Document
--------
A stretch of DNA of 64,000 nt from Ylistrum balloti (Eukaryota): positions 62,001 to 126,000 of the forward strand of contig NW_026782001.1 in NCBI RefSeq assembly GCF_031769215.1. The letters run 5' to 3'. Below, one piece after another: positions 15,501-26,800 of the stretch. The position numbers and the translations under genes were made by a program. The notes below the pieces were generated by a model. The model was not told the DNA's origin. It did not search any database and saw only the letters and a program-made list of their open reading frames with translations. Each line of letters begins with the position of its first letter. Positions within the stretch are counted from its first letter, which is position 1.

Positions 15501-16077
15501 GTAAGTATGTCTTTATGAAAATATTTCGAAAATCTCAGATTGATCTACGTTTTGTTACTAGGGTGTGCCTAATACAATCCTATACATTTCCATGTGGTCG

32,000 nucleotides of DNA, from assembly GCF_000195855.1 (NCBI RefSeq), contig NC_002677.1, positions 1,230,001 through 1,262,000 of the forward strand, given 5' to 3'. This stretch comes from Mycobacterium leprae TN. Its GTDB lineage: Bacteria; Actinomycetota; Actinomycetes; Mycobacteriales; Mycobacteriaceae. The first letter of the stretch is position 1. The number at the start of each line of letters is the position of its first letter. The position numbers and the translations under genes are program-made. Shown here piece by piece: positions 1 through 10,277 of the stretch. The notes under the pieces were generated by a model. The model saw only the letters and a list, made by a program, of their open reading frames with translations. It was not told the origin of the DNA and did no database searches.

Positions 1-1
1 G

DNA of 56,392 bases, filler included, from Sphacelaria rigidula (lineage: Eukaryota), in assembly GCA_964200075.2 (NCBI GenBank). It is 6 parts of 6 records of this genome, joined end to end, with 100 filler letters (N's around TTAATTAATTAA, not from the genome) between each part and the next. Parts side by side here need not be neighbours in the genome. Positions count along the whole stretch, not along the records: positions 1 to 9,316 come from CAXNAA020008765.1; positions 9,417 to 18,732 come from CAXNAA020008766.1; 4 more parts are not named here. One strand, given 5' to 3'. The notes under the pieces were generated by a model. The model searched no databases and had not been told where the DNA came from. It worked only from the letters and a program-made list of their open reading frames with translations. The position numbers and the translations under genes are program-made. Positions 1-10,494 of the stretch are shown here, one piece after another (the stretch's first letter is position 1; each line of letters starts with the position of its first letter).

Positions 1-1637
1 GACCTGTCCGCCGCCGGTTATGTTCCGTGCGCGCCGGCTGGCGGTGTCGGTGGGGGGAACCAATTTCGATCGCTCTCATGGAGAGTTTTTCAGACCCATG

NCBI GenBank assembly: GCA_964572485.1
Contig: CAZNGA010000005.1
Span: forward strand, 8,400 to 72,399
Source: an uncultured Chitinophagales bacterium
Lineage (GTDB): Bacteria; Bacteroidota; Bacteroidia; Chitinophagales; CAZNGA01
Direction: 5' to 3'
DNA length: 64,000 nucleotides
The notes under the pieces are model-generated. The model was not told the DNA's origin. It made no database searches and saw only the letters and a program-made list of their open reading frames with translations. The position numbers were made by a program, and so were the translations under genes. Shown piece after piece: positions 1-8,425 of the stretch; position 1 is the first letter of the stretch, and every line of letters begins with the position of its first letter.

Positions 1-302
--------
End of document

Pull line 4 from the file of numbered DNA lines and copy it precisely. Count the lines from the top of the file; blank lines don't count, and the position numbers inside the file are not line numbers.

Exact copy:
32,000 nucleotides of DNA, from assembly GCF_000195855.1 (NCBI RefSeq), contig NC_002677.1, positions 1,230,001 through 1,262,000 of the forward strand, given 5' to 3'. This stretch comes from Mycobacterium leprae TN. Its GTDB lineage: Bacteria; Actinomycetota; Actinomycetes; Mycobacteriales; Mycobacteriaceae. The first letter of the stretch is position 1. The number at the start of each line of letters is the position of its first letter. The position numbers and the translations under genes are program-made. Shown here piece by piece: positions 1 through 10,277 of the stretch. The notes under the pieces were generated by a model. The model saw only the letters and a list, made by a program, of their open reading frames with translations. It was not told the origin of the DNA and did no database searches.